How to access Federal Reserve Economic Data (FRED) with SASEFRED in SAS/ETS® software

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As a SAS user for most of my professional career and SAS employee for eight years, I thought I had a pretty good idea of what SAS offers and how SAS® Analytics can solve problems. Yet even I can experience an "aha" moment when I learn something new about SAS and I wish I had known before.

My most recent "aha" moment came a few months ago, right as the Covid-19 pandemic started to unfold. I learned about the SASEFRED interface engine, a component of SAS/ETS® software that allows you to retrieve a wide range of economic and financial data from the Federal Reserve Economic Data (FRED) site. Hosted by the Federal Reserve Bank of St. Louis, FRED is a treasure trove of about 765,000 US and international times series data reported at the national, state and county levels.

Being able to retrieve data from FRED directly into SAS has been extremely handy as I've developed interactive dashboards to capture key economic and financial indicators, such as unemployment claims, confidence sentiment, stock market index, volatility, etc. My SAS US Public Sector team's focus on this is part of a bigger effort to come alongside customers since the pandemic began. Our goal is to help all levels of government quickly set up analytical environments and provide timely situational awareness and analytical services. We're glad we're positioned to help public officials address public health and economic consequences of the pandemic.

How to get FRED data

SAS FRED documentation is self-explanatory. The first step is to obtain a unique FRED API key on the FRED site: https://api.stlouisfed.org/api_key.html. Once that’s done, you are off to the race.

Below is the snippet of the code that I used to pull unemployment data into SAS with SASEFRED.

options validvarname=any
   sslcalistloc="/opt/sas/viya/config/etc/SASSecurityCertificateFramework/cacerts/trustedcerts.pem";
 
libname _all_ clear;
libname mylib "/opt/sas/viya/config/data/cas/default/public"; /** Folder for final datasets **/
libname fred "/opt/sas/viya/config/data/cas/default/public/fred"; /** Folder for intermediate datasets **/
 
/** Ingest FRED Data **/
 
libname fred sasefred "/opt/sas/viya/config/data/cas/default/public/fred"
   OUTXML=UnemploymentClaims
   AUTOMAP=replace
   APIKEY='XXXXXXXXXXXXXXXXXXXX'  /** please request your API at this site https://api.stlouisfed.org/api_key.html **/
   IDLIST='ICSA,ICNSA,IC4WSA,CCSA,CCNSA'
   START='2008-01-01'
   END='2020-06-30'
   freq='w'
   ;
data mylib.UnemploymentClaims;
   set fred.UnemploymentClaims;
run;
proc print data=mylib.UnemploymentClaims;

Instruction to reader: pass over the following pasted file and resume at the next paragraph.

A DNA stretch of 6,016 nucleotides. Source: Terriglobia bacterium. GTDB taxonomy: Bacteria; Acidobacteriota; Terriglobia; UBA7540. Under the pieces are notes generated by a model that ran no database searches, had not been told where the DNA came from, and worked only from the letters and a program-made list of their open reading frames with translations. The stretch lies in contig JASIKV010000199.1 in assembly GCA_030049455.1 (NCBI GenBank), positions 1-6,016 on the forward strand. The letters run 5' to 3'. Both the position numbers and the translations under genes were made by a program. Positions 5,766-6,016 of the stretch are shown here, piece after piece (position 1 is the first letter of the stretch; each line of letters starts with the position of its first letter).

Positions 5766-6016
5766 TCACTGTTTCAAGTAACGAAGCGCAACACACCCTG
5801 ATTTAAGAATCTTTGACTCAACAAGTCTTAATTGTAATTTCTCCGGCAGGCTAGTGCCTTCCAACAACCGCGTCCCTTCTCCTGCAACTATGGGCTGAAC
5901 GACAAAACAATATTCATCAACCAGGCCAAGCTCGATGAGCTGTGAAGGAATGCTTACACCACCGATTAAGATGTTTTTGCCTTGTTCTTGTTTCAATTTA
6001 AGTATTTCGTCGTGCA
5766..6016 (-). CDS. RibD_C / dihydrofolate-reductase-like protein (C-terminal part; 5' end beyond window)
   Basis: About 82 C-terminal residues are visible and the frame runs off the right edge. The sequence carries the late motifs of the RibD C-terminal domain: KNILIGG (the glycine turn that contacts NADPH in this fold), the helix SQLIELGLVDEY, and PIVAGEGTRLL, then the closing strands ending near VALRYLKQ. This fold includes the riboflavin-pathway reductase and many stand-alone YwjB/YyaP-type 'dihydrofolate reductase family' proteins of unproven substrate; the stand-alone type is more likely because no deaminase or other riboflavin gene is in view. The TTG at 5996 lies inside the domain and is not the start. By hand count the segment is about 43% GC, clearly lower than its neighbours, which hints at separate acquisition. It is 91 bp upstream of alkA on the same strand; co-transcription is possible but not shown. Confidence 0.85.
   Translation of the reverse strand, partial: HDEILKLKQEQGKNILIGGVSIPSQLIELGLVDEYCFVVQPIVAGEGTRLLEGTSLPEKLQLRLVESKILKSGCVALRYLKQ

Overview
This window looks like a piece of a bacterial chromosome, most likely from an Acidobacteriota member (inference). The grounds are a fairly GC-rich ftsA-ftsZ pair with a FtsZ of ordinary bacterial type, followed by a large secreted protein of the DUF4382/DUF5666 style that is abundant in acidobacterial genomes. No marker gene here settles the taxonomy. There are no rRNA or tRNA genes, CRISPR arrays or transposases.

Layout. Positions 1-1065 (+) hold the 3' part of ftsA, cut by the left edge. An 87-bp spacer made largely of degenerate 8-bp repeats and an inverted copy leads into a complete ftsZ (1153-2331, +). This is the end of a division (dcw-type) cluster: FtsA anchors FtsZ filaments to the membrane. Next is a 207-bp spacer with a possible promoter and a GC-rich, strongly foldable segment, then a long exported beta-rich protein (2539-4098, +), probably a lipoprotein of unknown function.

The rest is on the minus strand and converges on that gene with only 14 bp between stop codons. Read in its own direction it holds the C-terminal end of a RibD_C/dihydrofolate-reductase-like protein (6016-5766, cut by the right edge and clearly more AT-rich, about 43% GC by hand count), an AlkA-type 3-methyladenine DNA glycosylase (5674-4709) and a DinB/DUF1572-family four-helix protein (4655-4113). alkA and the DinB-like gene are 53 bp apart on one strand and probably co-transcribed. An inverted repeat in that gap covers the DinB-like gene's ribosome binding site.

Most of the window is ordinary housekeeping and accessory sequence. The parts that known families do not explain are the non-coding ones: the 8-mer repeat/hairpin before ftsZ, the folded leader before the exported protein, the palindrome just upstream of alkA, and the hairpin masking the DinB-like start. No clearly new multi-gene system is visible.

run;

The output of the above code execution is the table ‘UnemploymentClaims’ with information on weekly reported initial unemployment claims, four-week moving average claims, and continued claims (see Figure 1 below).

Figure 1

An interactive dashboard with FRED data

The work was done on SAS® Viya, the next generation of SAS Analytics. SAS Viya offers a wide range of robust analytical capabilities, including visual data exploration and reporting. With data ingested into SAS Viya, I am now able to quickly develop an interactive economic dashboard with relevant indicators that will automatically update as the new economic data is reported – all thanks to SASEFRED (see image below).

Check the resources below to learn more. Hope you found this post relevant and useful. Feel free to reach out if you have any questions!

READ THE PAPER | Using SAS® Forecast Server and the SASEFRED Engine to Enhance Your Forecast WATCH THE VIDEO | Extracting a Common Time Trend in SAS/ETS
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About Author

Elena Shtern

Customer Advisor Lead

Elena Shtern is a Customer Advisor Lead for Federal Financial Regulators with SAS Public Sector. Her favorite part of her job is to build trust with her customers and provide strategic and tactical advice. Prior to joining SAS, Elena was a manager with PricewaterhouseCoopers LLC and was a Principal Economist on CoreLogic's R&D team. Throughout her career, Elena has used SAS technology extensively on a wide range of analytical projects, such as risk modeling, economic analysis, fraud analytics, litigation consulting, etc. Elena presented at two SAS Global User Forums and has an MBA degree with concentration in Finance from R.H. Smith School of Business, University of Maryland.

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